There may be 21 years between the past and the present but certain matters are evidently not ready for public consumption.

Furlong acquired Destriero from Mick O'Toole, who had trained the gelding to win a bumper at Leopardstown in January 1990.

The plan was for Furlong's wife Elizabeth to train their string of horses, but she was refused a licence and so the Furlongs employed Andy Geraghty as a trainer.

There is a degree of haziness about the account at this point. Furlong insists his wife Betty did (unofficially) all the training, while Geraghty is understandably disinclined to downplay his role to mere cipher, although the fact Geraghty walked away from Furlong's employ after just six months probably sheds sufficient light on the situation and the frustrations involved.

Now a successful bloodstock agent, Geraghty remembers Destriero as an easy horse to train, no problem, ideal for the purposes of landing a gamble.

"He was a bit of a worrier, a bit of a weaver, but he was no trouble to train," he says. "He used to work with The Illiad all the time, it was pretty straightforward.


Horse Destriero

Race 1991 Supreme Novices' Hurdle, Cheltenham

Coup architect Noel Furlong

Background Following The Illiad's lucrative win in the Ladbroke Hurdle, Furlong aimed at a hugely ambitious Cheltenham Festival double – Destriero in the Supreme and The Illiad in the Champion Hurdle. Each horse was backed in singles and a substantial amount was placed on the double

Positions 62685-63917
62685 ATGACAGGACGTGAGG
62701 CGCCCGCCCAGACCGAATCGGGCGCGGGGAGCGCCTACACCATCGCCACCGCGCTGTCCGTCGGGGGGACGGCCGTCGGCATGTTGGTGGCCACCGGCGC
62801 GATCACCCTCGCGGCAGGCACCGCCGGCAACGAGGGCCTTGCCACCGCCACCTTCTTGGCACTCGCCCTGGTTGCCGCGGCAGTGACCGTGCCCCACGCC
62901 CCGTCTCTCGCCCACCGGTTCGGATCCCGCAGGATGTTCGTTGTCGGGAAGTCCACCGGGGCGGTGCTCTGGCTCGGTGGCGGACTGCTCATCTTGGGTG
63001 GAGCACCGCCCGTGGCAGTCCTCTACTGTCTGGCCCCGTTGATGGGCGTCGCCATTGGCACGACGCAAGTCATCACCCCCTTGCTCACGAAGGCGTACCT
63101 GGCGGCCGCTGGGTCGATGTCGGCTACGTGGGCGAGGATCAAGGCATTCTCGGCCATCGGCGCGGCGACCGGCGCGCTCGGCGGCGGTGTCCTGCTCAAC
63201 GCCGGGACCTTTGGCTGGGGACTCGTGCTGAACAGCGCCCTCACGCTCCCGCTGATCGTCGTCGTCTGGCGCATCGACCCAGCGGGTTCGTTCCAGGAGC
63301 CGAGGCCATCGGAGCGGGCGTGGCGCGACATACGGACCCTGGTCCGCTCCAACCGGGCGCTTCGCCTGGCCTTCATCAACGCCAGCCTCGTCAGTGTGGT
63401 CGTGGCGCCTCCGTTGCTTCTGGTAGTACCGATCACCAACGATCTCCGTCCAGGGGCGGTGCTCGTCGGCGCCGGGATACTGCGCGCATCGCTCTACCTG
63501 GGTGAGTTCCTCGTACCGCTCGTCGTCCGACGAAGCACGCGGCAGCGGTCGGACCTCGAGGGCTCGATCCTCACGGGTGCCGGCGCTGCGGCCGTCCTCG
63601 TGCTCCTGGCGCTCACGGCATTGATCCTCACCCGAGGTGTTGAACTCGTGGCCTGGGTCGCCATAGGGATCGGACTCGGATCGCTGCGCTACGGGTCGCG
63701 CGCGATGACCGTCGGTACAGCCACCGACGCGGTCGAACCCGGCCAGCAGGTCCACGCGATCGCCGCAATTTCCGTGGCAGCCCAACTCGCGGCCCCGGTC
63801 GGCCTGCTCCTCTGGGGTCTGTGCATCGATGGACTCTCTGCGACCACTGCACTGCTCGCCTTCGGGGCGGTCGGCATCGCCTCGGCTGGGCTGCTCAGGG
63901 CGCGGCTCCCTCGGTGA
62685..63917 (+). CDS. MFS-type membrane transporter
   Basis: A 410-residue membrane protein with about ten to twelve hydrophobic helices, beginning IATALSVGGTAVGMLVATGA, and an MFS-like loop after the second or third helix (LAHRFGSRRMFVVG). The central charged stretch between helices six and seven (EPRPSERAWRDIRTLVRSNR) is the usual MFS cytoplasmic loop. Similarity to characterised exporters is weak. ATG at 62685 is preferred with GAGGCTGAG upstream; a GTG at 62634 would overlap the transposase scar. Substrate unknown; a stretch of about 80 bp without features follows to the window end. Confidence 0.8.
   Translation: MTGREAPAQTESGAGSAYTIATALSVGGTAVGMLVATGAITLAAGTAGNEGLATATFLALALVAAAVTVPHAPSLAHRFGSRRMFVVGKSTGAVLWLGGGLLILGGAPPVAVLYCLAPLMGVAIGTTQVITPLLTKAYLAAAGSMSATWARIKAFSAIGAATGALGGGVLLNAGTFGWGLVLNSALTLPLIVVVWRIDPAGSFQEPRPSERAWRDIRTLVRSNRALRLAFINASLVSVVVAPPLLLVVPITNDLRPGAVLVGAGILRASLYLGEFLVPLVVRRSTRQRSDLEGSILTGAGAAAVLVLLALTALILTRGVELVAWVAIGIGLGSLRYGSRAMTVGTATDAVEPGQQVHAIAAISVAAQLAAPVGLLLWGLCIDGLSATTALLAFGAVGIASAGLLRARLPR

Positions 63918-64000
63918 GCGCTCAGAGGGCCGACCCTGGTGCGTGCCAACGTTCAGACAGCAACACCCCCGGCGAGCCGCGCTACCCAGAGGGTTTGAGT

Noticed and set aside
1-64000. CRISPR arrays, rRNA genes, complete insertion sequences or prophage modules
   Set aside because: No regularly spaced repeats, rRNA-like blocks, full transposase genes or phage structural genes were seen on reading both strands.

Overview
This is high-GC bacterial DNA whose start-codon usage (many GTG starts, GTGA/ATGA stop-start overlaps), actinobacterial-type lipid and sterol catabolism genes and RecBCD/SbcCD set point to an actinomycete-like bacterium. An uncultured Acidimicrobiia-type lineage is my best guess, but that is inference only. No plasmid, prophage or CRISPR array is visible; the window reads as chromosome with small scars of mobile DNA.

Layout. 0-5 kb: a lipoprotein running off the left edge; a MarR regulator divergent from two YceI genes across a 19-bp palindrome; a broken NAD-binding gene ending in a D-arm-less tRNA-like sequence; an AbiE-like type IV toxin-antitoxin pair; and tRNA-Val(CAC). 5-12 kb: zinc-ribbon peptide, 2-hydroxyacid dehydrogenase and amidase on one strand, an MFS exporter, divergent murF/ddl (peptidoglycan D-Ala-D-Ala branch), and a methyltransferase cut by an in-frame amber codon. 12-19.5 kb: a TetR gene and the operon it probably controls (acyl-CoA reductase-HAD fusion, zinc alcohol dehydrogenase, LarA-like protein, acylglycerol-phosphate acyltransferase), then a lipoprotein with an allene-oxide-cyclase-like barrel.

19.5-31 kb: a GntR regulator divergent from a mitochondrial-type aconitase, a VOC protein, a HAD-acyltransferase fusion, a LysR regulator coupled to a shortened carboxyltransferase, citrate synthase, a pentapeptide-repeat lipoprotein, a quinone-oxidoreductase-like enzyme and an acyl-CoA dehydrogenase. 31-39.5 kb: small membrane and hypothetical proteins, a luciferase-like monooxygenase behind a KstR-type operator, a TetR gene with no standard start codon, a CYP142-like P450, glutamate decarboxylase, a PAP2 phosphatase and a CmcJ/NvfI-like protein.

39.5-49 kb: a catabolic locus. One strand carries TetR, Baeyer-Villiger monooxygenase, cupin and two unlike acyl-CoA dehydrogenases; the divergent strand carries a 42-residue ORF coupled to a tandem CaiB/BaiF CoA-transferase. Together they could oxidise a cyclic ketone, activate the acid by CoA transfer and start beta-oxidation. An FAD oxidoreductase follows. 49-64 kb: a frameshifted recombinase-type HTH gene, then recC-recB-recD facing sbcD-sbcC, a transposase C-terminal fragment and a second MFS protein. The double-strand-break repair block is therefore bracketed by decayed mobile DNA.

Cash won £1,500,000

Next The Illiad was soundly beaten, losing the money on the double. Neither horse did anything of consequence subsequently, winning a single race apiece (The Illiad in a point-to-point)

"Destriero was better fresh, so it was for the best that he didn't run between Christmas and Cheltenham."

Whatever Betty Furlong's role in the training of the pair, it's undeniable that she had a sharp eye for a horse. Few would have looked twice at the nine-year-old The Illiad, but Betty looked once and saw his future.

"Betty was brilliant with horses," says Furlong of his late wife. "The Illiad hadn't won a race for more than two years when we paid Homer Scott £2,500 for him, but Betty looked at him and said 'we'll improve him two stone' and I told her if that was the case we'd win the Ladbroke."

The Ladbroke was to come, but the seeds of the Cheltenham gamble were sown three months before at the Leopardstown Christmas meeting, when Destriero hacked up in a maiden hurdle and The Illiad regained the winning thread in handicap grade.

"I had a good few quid on Destriero at Leopardstown and the same went for The Illiad," says Furlong. "After that, I started working out the Cheltenham punt."

It was a hugely ambitious punt. It is one thing to bring one horse to perfection's peak for the purpose of landing a gamble, but quite something else to do it with two horses on the same afternoon.

Furlong plunged on Destriero for the Supreme Novices' Hurdle and backed The Illiad to win the Champion Hurdle, and for good measure had plenty on the double.

"I had £300,000 on Destriero," he says. "I had a lot on the double and had a good few quid on The Illiad.